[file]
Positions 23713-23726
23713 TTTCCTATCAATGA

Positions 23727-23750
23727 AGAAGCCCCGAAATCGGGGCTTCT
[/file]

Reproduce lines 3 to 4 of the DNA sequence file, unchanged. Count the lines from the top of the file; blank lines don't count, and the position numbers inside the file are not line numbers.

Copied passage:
Positions 23727-23750
23727 AGAAGCCCCGAAATCGGGGCTTCT